Yes, you are. You should go over to USM and see if there’s a “safe place” to make you feel better.

          • jack bauer

            Your post is pure rubbish.

          • EABeem

            Yes, he is.

          • tiresias75

            You know, Charles, we would be more advanced as a society if you had just lost the Battle of Tours….

          • Charles Martel

            Then, we all live happily under Sharia law.

          • splurker

            yup – any day Sharia law will be imposed…just as soon as Obama comes for your gun…its been what..7 years now?..still waiting…

          • Charles Martel
          • splurker

            Ok – there’s 9 minutes I wont get back – you drop a frigging youtube link and that in of itself is your proof…You seem short on clues yourself..the fact that you really and truly believe that Sharia law will be imposed here finally clears the air as to why Trump has supporters..

          • Charles Martel

            Well how about this: Taught at the Univ. of Kabul in Afghanistan back in the 70s, have read close to 100 books on Islamic doctrine and the threat of “civilization jihad”, read countless articles, receive a half-dozen daily news briefs, attended dozens of seminars, workshops and presentations over the past 15 years. In fact, I’ll be at another one in West Palm Beach this Saturday. I also give talks to small groups on the subject. And, you’re an expert how?

          • splurker

            never claimed to be an expert on Islam..So, by way of your CV – you have firmly concluded that Sharia law is possible..IN this country..Still don’t buy it

          • Charles Martel

            It’s possible especially under the Ayatollah-in-Chief in the White House. The Muslim Brotherhood has been active in this country since the 60s with their 1st organization, the MSA (Muslim Students Assoc.). Now, there are 29: CAIR, ISNA, NAIT, ICNA, IIIT, etc. If you’d like to spend 7 hours or so see Frank Gaffney’s, from the Center for Security Policy, 10 part series on the MB in America.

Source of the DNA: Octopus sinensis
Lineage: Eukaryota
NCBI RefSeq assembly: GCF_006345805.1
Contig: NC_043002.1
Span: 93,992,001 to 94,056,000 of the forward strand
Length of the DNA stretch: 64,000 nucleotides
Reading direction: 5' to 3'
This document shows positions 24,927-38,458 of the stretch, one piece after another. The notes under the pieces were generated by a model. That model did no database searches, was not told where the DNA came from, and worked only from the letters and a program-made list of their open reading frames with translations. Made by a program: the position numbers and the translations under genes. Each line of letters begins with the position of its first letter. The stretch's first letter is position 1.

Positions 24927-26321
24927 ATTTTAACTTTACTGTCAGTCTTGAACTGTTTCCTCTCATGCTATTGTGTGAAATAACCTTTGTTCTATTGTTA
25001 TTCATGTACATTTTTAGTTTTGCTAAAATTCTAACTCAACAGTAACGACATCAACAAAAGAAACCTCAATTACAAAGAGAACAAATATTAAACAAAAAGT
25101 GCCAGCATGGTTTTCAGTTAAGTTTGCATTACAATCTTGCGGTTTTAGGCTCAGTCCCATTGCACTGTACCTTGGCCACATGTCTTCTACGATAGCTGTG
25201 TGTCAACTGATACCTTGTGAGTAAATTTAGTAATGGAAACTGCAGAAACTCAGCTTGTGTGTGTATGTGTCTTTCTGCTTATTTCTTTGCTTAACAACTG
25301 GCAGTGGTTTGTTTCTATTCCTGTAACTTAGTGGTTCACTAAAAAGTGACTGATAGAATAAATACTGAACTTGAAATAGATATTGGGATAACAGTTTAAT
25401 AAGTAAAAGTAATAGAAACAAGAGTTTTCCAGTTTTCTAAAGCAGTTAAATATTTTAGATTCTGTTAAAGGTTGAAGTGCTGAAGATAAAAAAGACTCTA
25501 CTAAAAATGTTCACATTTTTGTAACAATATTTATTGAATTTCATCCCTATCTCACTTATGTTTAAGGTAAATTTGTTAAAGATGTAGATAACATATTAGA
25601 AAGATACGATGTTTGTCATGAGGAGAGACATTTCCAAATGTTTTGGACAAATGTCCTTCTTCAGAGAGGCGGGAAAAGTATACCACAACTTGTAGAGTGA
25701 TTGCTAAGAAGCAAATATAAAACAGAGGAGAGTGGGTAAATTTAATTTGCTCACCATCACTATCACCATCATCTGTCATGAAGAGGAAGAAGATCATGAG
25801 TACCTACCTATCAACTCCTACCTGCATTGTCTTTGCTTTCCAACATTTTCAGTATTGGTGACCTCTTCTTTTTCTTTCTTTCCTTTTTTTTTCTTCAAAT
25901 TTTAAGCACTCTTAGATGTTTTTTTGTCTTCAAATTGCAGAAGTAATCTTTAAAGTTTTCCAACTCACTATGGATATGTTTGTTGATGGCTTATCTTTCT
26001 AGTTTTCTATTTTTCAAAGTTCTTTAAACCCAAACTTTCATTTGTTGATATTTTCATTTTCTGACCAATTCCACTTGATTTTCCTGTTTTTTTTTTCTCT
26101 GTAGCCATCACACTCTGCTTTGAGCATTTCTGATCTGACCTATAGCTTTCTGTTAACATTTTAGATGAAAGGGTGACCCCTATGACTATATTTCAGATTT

• Scott Harriman

    Another thing to consider is the language in which the document was written.

    The Bible was not written in English, so whatever the average American thinks is the “absolute word of God” has already been altered once by the person who wrote it down and a second time by the translator.

    Furthermore, different English translations from various periods in the evolution of the English language can lead a modern reader toward very different interpretations.

    At least the language of the Constitution is pretty close to what we speak today.

  • jack bauer

    Your spurious argument contradicts the views of Joseph Biden or are you too unintelligent to know that?

  • jack bauer

    So Joseph Biden is part of the right-wing conspiracy, too? Really looking forward to reading some new columnists in the Forecaster.

    • EABeem

      Read carefully. I acknowledged that both parties play this unconstitutional game. The difference is that the Ds didn’t refuse to hold hearings.

  • Jason Coombs

    Come on Mr. B, don’t exclude who led the democrats charge to block the surpreme court appointment last time. Then
    Sen. Obama was leading the pack by means of the filibuster tactic. Now it’s happening to him and he is annoyed. Politics, so much fun!

    • EABeem

      As I wrote, “To be fair, back in 2007, some Democrats advocated blocking any Bush appointments to the Supreme Court during his final year and half in office, too.” Bottom line: Is Alito on the Supreme Court?